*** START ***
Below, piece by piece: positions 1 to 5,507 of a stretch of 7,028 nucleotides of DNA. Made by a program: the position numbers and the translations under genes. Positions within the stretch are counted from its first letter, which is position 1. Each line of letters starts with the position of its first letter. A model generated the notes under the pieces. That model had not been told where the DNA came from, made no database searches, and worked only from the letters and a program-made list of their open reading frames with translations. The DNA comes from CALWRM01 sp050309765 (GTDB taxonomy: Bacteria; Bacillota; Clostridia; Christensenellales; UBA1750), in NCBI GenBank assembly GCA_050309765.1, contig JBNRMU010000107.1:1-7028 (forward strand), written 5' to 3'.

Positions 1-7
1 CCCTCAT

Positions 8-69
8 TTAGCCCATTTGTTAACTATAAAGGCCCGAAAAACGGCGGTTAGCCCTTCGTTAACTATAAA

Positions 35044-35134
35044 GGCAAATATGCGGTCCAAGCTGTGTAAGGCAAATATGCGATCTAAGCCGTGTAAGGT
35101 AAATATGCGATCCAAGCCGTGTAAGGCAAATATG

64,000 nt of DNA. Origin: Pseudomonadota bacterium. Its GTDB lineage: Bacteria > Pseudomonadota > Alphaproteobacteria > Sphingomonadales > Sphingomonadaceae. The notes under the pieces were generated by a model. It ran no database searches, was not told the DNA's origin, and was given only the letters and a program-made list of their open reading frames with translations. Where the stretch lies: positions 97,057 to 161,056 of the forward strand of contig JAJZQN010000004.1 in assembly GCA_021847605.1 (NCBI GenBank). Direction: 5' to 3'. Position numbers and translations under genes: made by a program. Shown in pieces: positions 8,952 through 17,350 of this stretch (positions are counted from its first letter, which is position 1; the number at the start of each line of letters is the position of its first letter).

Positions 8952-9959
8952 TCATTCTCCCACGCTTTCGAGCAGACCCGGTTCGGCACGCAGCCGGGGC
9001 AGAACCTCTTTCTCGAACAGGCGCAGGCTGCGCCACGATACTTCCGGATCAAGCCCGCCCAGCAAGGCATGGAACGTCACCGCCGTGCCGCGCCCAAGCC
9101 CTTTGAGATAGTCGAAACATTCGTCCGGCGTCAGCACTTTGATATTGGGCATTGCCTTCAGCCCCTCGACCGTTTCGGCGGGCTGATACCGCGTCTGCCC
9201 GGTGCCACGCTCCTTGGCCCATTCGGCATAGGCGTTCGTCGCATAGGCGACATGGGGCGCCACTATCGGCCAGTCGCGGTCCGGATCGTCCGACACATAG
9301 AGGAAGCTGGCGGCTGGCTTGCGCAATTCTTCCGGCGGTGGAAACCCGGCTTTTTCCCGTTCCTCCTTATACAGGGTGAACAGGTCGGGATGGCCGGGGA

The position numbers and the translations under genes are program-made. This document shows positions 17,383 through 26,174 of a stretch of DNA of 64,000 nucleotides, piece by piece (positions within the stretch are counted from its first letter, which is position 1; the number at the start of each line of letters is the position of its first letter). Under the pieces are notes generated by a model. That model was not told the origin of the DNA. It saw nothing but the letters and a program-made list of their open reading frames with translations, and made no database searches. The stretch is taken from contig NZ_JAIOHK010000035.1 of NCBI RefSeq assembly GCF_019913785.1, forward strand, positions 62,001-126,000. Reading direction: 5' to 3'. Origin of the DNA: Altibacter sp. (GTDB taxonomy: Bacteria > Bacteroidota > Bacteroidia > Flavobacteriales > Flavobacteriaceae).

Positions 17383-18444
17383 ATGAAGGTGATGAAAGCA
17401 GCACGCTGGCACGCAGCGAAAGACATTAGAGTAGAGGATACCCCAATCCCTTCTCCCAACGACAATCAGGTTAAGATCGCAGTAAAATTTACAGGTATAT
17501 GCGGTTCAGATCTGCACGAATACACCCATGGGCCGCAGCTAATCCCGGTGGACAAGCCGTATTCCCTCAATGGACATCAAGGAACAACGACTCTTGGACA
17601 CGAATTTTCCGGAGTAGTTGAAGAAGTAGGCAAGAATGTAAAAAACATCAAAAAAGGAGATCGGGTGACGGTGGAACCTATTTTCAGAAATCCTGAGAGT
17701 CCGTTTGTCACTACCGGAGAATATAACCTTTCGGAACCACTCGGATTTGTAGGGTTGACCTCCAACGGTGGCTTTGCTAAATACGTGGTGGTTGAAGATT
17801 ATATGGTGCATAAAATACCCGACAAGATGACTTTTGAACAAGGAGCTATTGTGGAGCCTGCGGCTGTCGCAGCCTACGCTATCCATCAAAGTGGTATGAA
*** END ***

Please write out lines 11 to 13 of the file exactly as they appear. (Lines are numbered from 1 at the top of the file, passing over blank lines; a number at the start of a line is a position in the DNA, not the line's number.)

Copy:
8952 TCATTCTCCCACGCTTTCGAGCAGACCCGGTTCGGCACGCAGCCGGGGC
9001 AGAACCTCTTTCTCGAACAGGCGCAGGCTGCGCCACGATACTTCCGGATCAAGCCCGCCCAGCAAGGCATGGAACGTCACCGCCGTGCCGCGCCCAAGCC
9101 CTTTGAGATAGTCGAAACATTCGTCCGGCGTCAGCACTTTGATATTGGGCATTGCCTTCAGCCCCTCGACCGTTTCGGCGGGCTGATACCGCGTCTGCCC